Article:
ALBANY, N.Y. – The aging Indian Point nuclear power plant just north of New York City will close within about four years under a deal with Gov. Andrew Cuomo, who has long argued it should be shuttered to protect the millions of people living nearby.
Under the arrangement plant owner Entergy Corp. will shut both reactors at the Westchester County facility by April 2021. A person familiar with the agreement but not authorized to speak publicly confirmed the agreement on the condition of anonymity to The Associated Press on Friday.
It remains to be seen how the state would make up for the loss of electrical generation once the plant, which supplies a quarter of the power used in New York City and Westchester County, closes. The facility's reactor units began commercial operation in 1974 and 1976.
More than 17 million people live within 50 miles of the facility, which sits alongside the lower Hudson River about 30 miles north of New York City, the nation's biggest city. Cuomo, a Democrat, has long argued that operating a nuclear plant so close to a major population center poses a potential safety hazard.
On Sept. 11, 2001, one of the hijacked planes flew over the nuclear plant before crashing into the World Trade Center.
New Orleans-based Entergy declined to comment on the deal, which was first reported by The New York Times.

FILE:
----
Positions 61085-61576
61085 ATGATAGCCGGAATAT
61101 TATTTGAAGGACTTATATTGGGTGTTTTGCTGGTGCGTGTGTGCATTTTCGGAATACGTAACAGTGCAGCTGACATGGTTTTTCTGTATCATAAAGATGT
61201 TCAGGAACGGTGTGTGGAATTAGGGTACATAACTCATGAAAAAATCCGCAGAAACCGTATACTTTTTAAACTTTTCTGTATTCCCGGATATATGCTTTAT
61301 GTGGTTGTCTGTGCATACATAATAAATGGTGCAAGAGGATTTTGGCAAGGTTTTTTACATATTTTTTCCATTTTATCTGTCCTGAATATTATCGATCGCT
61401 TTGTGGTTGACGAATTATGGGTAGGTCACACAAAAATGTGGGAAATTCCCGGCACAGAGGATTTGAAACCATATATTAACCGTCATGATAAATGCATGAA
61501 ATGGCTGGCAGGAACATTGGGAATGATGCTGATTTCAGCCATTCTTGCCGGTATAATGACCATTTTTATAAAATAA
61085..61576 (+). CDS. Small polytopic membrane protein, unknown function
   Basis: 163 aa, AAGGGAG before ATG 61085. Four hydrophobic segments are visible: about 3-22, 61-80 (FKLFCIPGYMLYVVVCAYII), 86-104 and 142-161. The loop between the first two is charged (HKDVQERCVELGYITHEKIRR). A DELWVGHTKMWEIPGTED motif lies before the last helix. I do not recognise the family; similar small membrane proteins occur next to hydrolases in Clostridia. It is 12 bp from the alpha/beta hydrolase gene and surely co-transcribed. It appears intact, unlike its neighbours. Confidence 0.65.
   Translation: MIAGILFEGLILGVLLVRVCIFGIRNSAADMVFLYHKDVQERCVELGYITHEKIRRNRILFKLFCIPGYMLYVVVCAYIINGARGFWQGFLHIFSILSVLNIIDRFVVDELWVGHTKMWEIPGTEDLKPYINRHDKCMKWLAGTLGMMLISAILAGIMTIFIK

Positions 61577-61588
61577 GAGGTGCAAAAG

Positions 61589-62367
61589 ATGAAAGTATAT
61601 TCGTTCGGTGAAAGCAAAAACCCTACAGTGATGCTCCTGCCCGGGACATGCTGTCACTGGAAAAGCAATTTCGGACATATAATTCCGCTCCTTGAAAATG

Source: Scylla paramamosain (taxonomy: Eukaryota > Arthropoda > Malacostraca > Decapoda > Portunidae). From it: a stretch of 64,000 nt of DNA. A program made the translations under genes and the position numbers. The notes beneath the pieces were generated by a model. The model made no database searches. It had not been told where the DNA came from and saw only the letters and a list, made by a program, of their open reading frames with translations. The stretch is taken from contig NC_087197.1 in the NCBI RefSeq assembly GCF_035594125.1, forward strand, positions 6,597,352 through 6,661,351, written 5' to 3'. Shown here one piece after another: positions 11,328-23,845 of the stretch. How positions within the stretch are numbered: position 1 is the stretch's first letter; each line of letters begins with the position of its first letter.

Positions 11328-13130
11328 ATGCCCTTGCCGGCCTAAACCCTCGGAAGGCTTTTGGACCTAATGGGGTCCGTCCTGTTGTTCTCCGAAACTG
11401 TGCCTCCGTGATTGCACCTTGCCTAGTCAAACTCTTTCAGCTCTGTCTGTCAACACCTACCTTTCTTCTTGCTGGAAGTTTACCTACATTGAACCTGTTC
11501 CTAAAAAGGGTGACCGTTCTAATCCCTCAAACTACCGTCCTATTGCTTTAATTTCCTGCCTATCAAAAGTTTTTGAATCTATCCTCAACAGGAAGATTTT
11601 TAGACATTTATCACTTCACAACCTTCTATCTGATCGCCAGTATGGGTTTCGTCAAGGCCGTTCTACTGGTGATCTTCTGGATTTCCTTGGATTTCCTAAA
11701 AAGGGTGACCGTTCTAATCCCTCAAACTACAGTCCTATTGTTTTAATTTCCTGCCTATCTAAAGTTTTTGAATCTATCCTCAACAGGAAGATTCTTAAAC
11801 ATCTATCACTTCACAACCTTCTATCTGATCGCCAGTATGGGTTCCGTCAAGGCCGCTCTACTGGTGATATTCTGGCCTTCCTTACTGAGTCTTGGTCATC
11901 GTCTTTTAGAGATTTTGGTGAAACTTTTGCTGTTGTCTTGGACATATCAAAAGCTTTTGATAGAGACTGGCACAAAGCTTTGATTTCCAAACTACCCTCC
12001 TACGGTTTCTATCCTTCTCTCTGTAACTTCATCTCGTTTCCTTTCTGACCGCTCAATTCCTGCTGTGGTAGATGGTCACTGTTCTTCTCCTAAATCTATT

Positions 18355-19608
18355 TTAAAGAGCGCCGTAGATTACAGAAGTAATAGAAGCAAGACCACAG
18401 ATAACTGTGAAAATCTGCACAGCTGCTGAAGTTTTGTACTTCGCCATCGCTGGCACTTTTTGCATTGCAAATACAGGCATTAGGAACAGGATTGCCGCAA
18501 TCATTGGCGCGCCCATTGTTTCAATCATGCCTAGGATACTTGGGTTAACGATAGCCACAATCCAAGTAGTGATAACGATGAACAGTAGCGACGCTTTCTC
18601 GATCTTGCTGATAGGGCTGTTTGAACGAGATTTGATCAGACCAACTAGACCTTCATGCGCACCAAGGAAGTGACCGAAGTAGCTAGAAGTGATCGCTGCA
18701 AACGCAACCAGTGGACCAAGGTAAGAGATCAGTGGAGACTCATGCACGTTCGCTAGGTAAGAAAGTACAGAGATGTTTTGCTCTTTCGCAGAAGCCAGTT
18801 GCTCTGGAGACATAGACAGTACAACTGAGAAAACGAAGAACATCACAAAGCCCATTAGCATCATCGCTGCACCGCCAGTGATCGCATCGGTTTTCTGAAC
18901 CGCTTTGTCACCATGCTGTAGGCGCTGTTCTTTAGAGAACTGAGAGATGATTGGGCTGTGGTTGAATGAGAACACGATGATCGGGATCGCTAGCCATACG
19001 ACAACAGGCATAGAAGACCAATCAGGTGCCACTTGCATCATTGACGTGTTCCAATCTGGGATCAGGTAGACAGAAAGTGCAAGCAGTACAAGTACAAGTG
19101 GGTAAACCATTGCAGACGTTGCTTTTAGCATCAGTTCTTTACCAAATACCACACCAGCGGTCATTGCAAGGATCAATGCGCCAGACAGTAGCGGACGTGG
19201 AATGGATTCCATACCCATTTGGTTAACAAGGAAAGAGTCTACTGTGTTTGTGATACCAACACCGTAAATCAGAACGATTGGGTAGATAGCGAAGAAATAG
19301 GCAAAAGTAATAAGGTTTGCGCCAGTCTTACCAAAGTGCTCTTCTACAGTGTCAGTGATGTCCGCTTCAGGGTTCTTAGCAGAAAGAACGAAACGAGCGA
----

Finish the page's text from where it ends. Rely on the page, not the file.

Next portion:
Cuomo spokesman Richard Azzopardi said any discussion of an agreement was premature.
"There is no agreement," Azzopardi wrote in an email. "Gov. Cuomo has been working on a possible agreement for 15 years and until it's done, it's not done. Close only counts for horseshoes, not for nuclear plants."
The agreement would allow the closure deadline to be delayed a few years if the state and Entergy agree.
Others who worked on the agreement include Attorney General Eric Schneiderman, also a Democrat, and the environmental organization Riverkeeper.
"If we can shut-down Indian Point under an agreement that enhances public safety and kick-starts investment into safer and more reliable renewable energy sources, that will be a major victory for the millions of New Yorkers who live in the region," Schneiderman said in a statement.